The best car, by far, that I have ever owned, was the first car I ever owned, 19 years ago. Not because it was sporty or sleek, "cool" to cruise in, or got great gas mileage, but rather, simply because it was a symbol of my fierce desire for independence, and a great equalizer among my peer group at school. Being a teenager is a time when the desire to "fit in" and "belong" is about the most important thing in the world. As a person with a physical disability, I felt that desire even more. Looking different, excluded from many of the social milestones of dating and sports achievements, which are often tied to popularity, being able to take driver's training and get my driver's license was a huge positive affirmation for my sense of self-esteem at that time.
The car was a 1987 Oldsmobile Cutlass Ciera. It was a silvery-grey color with a burgundy interior. I inherited it from my mother because it was the one of the two cars at the time that we owned that could be appropriately modified for me to drive. I can't say that I loved the Oldsmobile when I first got it. It has a distinct "grandma" feel to it, with it's box shaped styling and cushioned rear suspension. I replaced the original tape deck with an in-dash CD player as soon as I could, and that helped to improve its "cool" quotient, if even just a bit.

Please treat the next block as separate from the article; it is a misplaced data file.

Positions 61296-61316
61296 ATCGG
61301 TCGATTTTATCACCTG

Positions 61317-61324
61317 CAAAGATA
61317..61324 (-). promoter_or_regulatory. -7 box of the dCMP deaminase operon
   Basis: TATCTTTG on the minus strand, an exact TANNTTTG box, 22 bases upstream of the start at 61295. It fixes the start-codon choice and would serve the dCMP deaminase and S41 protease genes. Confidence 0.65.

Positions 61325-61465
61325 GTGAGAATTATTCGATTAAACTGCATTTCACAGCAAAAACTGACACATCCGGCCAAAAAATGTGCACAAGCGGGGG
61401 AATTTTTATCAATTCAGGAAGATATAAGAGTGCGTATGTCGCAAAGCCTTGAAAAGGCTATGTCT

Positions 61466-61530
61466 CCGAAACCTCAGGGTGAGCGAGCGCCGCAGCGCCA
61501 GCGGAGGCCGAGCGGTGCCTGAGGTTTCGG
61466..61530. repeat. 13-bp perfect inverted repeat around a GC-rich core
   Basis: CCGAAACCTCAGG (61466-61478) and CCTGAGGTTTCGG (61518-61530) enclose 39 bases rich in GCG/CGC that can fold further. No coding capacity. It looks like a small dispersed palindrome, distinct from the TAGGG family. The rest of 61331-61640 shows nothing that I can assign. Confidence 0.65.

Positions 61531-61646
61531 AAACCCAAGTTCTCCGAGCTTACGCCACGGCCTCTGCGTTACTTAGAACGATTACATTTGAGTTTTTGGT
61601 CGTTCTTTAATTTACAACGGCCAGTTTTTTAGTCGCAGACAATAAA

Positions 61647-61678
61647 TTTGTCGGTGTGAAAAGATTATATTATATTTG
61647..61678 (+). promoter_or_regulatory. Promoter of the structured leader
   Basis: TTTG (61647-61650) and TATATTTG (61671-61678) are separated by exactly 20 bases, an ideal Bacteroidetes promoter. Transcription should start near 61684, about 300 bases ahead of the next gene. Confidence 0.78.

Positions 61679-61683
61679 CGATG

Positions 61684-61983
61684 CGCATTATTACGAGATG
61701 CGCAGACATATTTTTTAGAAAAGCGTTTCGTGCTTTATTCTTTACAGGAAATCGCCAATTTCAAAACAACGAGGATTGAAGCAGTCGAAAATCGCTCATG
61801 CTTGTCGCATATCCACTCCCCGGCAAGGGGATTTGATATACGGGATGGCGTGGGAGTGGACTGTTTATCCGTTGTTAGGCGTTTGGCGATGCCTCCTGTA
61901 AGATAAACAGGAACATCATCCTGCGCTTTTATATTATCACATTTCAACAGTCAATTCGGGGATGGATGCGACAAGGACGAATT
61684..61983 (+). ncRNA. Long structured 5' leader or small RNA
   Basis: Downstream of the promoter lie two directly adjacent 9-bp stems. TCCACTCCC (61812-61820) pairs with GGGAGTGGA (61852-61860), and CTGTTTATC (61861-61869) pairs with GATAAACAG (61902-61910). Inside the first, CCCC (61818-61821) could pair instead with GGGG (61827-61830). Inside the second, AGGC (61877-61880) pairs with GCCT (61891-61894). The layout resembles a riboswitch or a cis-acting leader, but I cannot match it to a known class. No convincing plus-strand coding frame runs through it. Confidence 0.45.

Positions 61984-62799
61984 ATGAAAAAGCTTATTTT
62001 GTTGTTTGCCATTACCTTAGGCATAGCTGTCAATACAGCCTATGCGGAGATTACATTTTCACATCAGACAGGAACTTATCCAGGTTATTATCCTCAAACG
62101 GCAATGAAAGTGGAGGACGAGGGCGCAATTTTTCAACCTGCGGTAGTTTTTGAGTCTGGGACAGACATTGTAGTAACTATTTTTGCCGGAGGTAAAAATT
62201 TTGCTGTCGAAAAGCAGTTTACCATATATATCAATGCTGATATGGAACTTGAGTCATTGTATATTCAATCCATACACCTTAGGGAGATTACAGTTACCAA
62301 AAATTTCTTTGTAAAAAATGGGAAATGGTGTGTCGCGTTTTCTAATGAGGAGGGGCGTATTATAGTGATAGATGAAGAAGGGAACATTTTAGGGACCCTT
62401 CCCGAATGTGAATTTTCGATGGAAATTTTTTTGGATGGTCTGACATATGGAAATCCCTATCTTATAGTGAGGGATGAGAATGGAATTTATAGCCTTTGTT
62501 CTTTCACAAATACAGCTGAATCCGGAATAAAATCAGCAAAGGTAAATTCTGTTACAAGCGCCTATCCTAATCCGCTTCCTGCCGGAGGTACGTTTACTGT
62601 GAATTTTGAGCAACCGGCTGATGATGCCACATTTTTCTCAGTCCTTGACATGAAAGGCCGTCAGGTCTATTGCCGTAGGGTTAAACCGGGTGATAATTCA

Although the Oldsmobile was new to me, it certainly wasn't new. It was used when my parents bought it and my mom had driven it four years prior to giving it to me. This lessened the pressure of avoiding the inevitable dings and dents that often christen the car of a young driver. I made sure to keep the oil changed and listen for odd engine sounds, simply happy that The Olds (as I affectionately came to refer to it) would take me where I wanted to go: all by myself.
Over the years that followed I grew to really love The Olds because it never let me down. I came to appreciate its low maintenance, comfortable ride and dependable handling over the course of the nearly 12 years that I owned it. It transported me through significant milestones that continued to define my independent life: high school graduation; college life and graduation; a move to the Minnesota where it did just fine on that state's frozen tundra.
Unfortunately though, when I decided to move back to Washington State, I feared The Olds wasn't up for the trip. I was confident in its reliability for in-town driving, but not the Rocky Mountains. So I was happy when my boss offered to buy it from me. He was driving a motorcycle at the time and wanted a car for getting back and forth to work. Knowing that The Olds was going to be enjoyed for however many years it had left in it made it easier for me to be able to say goodbye'"to the car, and to that chapter of my life. It is indeed true what they say: You never forget your first.